Not since I was a teenager have I given much attention to the message of the Prophet Zachariah. Our youth group studied the Minor Prophets of the Old Testament with the pastor of the Presbyterian Church in my little town. I remember nothing specific about Zachariah, and I doubt that our course material included learning that he is called “The Sickle-Seer.”
His feast day is today, so I read a little by and about this servant of God who was born in Babylon, was called to be prophet at a young age, and died around 520 B.C.
“The Book of the Prophet Zachariah contains inspired details about the coming of the Messiah (Zach 6:12); about the last days of the Savior’s earthly life, about the Entry of the Lord into Jerusalem on a young donkey (Zach 9:9); about the betrayal of the Lord for thirty pieces of silver and the purchase of the potter’s field with them (Zach 11:12-13); about the piercing of the Savior’s side (Zach 12:10); about the scattering of the apostles from the Garden of Gethsemane (Zach 13:7); about the eclipse of the sun at the time of the Crucifixion (Zach 14:6-7).” oca
He is known as the “Sickle-Seer” because of a vision described in the fifth chapter of the Book of Zachariah, in which he saw a sickle flying through the air, destroying thieves and liars. I notice that most translations call this not a sickle but a scroll, but it’s easy to see why the Septuagint text might be correct about the word, as a sickle would be more effective at destroying the sinners than a scroll, as this page explains.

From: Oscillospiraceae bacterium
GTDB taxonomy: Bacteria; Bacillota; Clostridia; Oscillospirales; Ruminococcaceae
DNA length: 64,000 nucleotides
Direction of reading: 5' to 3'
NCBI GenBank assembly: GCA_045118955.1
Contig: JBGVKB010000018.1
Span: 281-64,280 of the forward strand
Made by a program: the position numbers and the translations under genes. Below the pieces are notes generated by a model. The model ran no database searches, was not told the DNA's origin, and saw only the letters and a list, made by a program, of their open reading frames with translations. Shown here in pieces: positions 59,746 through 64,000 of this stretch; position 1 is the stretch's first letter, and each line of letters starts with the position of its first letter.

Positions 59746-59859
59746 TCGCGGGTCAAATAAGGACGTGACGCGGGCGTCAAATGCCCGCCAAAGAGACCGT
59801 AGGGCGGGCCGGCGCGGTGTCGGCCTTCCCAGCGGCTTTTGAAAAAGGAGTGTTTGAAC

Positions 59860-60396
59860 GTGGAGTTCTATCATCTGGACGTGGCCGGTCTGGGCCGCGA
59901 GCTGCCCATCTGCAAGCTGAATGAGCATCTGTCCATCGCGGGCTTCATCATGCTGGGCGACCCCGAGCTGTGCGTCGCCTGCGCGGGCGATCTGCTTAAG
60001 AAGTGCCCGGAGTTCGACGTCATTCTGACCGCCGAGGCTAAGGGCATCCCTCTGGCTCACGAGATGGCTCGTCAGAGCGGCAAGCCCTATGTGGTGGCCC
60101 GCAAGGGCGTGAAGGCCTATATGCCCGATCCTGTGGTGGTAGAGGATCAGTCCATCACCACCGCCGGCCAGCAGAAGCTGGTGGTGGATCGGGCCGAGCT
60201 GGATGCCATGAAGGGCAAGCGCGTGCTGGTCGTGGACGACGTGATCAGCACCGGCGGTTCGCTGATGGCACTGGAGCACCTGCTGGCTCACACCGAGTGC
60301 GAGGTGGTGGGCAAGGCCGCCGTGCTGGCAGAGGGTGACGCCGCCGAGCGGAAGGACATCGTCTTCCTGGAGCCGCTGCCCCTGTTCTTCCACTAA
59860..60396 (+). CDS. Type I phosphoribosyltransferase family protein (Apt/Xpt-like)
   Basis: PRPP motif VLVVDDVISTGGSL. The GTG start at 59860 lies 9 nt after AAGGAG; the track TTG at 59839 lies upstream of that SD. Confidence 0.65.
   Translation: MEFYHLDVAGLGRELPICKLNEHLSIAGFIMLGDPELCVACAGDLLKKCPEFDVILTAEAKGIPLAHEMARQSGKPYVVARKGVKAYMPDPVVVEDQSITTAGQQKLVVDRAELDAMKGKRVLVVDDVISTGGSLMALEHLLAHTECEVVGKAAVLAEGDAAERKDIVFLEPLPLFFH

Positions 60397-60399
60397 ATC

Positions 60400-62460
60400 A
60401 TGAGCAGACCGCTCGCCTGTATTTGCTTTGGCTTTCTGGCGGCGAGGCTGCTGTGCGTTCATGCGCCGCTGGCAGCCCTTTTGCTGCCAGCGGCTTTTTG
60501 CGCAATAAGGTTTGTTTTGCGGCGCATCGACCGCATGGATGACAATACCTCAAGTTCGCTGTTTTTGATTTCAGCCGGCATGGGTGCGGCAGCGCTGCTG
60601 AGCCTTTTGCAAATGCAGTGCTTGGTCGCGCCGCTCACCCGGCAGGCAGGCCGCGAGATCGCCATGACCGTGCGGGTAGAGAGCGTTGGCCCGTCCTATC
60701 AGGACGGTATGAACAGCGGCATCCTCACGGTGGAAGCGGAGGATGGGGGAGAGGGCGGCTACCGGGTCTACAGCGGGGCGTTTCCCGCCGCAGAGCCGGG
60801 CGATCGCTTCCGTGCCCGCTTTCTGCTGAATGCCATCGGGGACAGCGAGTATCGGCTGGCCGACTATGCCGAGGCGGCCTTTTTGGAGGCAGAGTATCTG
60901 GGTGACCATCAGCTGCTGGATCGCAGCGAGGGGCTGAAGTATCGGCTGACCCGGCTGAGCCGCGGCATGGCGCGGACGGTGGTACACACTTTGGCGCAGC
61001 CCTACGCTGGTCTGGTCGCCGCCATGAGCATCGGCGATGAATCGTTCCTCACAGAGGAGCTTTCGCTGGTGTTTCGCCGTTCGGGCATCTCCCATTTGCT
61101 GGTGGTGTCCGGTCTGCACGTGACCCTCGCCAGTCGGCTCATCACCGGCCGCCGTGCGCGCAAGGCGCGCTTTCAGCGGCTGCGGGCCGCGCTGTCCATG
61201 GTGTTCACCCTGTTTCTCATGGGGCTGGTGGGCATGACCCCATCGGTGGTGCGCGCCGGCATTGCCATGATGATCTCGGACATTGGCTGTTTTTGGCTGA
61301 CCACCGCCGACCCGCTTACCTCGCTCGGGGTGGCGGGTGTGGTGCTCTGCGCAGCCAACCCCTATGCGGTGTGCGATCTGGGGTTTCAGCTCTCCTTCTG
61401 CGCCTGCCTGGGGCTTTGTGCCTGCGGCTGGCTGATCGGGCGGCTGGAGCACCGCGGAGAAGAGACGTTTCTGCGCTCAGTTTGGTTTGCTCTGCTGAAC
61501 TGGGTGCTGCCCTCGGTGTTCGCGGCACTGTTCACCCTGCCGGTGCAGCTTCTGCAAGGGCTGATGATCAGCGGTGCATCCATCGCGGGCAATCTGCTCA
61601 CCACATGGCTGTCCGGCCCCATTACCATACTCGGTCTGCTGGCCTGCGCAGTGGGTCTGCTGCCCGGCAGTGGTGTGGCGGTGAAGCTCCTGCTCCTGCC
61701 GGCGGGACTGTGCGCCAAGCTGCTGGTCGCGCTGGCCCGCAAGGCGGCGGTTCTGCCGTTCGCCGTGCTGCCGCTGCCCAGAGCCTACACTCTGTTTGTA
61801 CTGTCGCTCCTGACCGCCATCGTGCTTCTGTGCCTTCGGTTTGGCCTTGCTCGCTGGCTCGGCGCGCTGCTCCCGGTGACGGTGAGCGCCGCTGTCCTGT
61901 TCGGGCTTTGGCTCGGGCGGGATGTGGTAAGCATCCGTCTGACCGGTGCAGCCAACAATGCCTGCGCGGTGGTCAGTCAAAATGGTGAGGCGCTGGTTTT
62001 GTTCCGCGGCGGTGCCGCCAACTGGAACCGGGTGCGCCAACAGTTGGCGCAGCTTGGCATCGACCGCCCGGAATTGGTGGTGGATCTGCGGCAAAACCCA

Commenting on the first verse of the book, “In the eighth month of the second year of the reign of Darius, the word of the Lord came to Zechariah, son of Berechiah, son of Addo the prophet….,” the Orthodox Study Bible notes:
“The identity of the prophet and the time of the prophecy are not merely historical references, they are eternally significant because the revelation of God came to Zechariah at this time.
“The word of the Lord is an action of God in His graceful self-disclosure. The word of the Lord comes to Zechariah veiled, but when the Messiah comes in Bethlehem of Judea five centuries later, He comes in the flesh. Indeed, the language of the LXX [The Greek Septuagint] here parallels the language used by John to describe the Incarnation (see Jn 1:1-18). The Word who comes to Zechariah is truly the eternal Son of God, the Word of God, the Second Person of the Holy Trinity who becomes flesh as Jesus Christ.”